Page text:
THE WORD “fiasco” comes to us from France via a short layover in Italy. Some say it was actually theater slang for describing “a flop.” Fiare fiasco, “turn out a failure.” Far fiasco is also used, “a complete breakdown in performance.”
“Disaster,” “catastrophe” and “bomb” are listed as appropriate synonyms. It’s safe to say we can now add “reassessment” to that list of interchangeable words.
The spectacle of Wednesday night’s commissioners meeting at Luzerne County Community College in Nanticoke only portends more problems. The gross inaccuracies that regularly come to light might one day reach a critical mass so large that it forms a standing for citizens to take the entire matter to court. When a man of former congressman Jim Nelligan’s stature is on the front page of The Times Leader pointing out the unfairness involved, people pay attention.
It seems 21st Century Appraisals’ contract allows it to do a questionable job reassessing our county, make you pay for the experts necessary to fix its mistakes and then work with the boards of appeal in judgment of its own work and your taxes. 21st Century should be made to reimburse homeowners who have to shell out hundreds of dollars for experts necessary to correct the company’s errors. But I suppose that’s not in its contract.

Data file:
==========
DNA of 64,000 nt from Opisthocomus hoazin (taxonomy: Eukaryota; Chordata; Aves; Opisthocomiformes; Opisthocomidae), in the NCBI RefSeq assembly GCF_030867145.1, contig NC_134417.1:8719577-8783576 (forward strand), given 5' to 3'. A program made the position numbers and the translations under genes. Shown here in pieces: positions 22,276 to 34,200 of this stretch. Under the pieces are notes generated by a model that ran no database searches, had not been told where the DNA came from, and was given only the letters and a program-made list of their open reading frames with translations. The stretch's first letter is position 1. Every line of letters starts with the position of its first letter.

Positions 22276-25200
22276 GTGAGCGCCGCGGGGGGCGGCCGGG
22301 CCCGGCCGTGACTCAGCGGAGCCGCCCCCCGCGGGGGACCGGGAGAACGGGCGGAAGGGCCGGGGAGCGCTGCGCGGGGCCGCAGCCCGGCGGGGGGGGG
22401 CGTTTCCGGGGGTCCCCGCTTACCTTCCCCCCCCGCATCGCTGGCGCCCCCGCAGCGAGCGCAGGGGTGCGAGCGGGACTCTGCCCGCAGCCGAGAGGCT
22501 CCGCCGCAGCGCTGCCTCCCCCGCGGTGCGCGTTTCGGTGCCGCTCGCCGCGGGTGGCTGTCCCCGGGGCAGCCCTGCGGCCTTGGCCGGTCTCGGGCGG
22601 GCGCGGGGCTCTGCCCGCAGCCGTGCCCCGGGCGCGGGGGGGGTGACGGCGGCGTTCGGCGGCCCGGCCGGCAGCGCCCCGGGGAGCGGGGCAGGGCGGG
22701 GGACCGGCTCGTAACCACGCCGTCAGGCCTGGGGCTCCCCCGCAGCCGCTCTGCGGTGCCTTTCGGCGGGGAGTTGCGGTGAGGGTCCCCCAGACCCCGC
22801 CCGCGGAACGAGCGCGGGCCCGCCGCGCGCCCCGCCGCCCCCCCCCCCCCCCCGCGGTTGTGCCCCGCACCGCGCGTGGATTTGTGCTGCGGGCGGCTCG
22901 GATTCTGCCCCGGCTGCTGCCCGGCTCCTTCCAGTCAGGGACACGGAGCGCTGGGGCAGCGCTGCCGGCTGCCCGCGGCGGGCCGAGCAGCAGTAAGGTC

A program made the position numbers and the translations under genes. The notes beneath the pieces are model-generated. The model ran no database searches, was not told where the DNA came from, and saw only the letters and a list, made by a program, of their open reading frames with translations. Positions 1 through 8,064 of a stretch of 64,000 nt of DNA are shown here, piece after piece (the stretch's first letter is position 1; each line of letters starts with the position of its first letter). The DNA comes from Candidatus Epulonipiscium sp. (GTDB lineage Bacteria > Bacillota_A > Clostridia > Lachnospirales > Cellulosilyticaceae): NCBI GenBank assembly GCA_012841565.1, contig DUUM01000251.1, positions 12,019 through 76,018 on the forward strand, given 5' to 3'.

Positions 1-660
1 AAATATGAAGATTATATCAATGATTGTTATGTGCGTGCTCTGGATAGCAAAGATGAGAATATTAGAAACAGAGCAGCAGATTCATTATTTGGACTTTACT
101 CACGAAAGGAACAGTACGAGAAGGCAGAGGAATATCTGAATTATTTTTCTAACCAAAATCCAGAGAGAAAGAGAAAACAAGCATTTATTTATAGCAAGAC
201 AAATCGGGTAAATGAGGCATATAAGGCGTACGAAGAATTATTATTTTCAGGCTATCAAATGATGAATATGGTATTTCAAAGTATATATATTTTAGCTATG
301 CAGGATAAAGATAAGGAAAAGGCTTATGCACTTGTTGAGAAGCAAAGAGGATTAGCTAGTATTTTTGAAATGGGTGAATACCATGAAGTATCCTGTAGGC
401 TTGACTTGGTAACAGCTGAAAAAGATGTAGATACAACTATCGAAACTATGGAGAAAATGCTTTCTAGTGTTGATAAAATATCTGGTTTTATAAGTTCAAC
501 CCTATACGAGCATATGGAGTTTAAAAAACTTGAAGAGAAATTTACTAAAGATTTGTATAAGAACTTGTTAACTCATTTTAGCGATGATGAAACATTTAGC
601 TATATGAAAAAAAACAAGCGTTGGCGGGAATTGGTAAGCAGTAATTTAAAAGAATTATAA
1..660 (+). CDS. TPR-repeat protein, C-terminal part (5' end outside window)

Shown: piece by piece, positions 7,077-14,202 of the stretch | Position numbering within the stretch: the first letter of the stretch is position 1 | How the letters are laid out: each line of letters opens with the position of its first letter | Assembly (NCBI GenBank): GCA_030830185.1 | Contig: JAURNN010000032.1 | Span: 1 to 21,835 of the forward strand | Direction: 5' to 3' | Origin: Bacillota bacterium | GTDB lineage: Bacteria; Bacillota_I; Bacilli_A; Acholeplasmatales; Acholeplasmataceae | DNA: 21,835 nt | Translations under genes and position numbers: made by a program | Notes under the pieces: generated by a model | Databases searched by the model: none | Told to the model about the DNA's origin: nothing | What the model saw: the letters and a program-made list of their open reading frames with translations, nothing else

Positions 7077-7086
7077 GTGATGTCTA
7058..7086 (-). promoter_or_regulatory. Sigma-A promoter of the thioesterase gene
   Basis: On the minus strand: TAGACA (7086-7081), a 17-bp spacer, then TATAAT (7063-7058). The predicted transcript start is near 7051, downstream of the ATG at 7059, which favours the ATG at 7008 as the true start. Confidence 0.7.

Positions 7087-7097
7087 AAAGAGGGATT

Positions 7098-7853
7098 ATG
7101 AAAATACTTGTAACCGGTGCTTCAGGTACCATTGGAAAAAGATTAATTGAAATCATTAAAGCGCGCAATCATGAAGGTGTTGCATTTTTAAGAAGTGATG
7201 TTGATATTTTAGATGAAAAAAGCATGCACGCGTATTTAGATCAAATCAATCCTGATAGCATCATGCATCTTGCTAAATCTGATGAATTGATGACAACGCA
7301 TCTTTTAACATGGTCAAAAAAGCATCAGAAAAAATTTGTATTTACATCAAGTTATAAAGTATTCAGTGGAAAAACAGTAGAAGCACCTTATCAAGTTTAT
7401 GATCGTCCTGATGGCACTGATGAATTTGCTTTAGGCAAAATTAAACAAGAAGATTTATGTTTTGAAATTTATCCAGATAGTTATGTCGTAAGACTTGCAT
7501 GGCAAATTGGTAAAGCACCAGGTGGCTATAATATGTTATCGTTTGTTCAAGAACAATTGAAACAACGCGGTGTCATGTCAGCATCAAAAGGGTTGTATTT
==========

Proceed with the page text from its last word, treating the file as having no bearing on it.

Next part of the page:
Ultimately the responsibility to get this right lies with the county commissioners.
On Wednesday evening Commissioner Greg Skrepenak moved to delay indefinitely the reassessment process that he happily facilitated and enabled for the last five years. It wasn’t until the kitchen got red hot that he high-tailed it out of there to make his motion, which fell for lack of a second. While board Chairwoman Maryanne Petrilla did not second his motion, she deserves credit for allowing it on the agenda. There was a time when the minority was not treated as well.
Petrilla and many others are skeptical of Skrepenak’s motion. “What plan does Greg have for financing a delay,” she asked, “or is he just going to throw it all away?”
Apparently Commissioner Petrilla is not aware of the “Skrepenak Action Plan” (SAP), which was announced earlier this month.
The SAP calls for halting indefinitely the implementation of property values for 2009. But then what? 2010? The SAP does not speak to this. The SAP also calls for property tax reform. Good luck with that one; area legislators have been fighting that battle for more than a decade. The SAP calls for a “Gas Exploration Task Force” and a “consortium to purchase electricity.” Huh?
My favorite is the SAP’s courageous call for “a decrease in the use of paper.” That’ll sure “git-r-done” and immediately lower everyone’s property taxes; won’t it?
Getting the picture?
In fact, the only meaningful thing the SAP put forward is looking into how the data used to determine property values was collected. But that should have been looked at and planned for ahead of time. Suggesting the barn door should only now be closed is just pathetic. The less-than-stellar preparation, which should have been performed years ago, now has this county tied up in knots and standing on the edge of an $8 million abyss.
This is the 31st edition of my column, “In The Arena.” The first column I wrote addressed the opportunities and difficulties facing new commissioner Maryanne Petrilla. Reassessment is but one of several storms she inherited. She is being tested like no other commissioner has ever been. An entire county is counting on her to get this right. It is a difficult yet thrilling position in which to be.
I hope she wouldn’t have it any other way.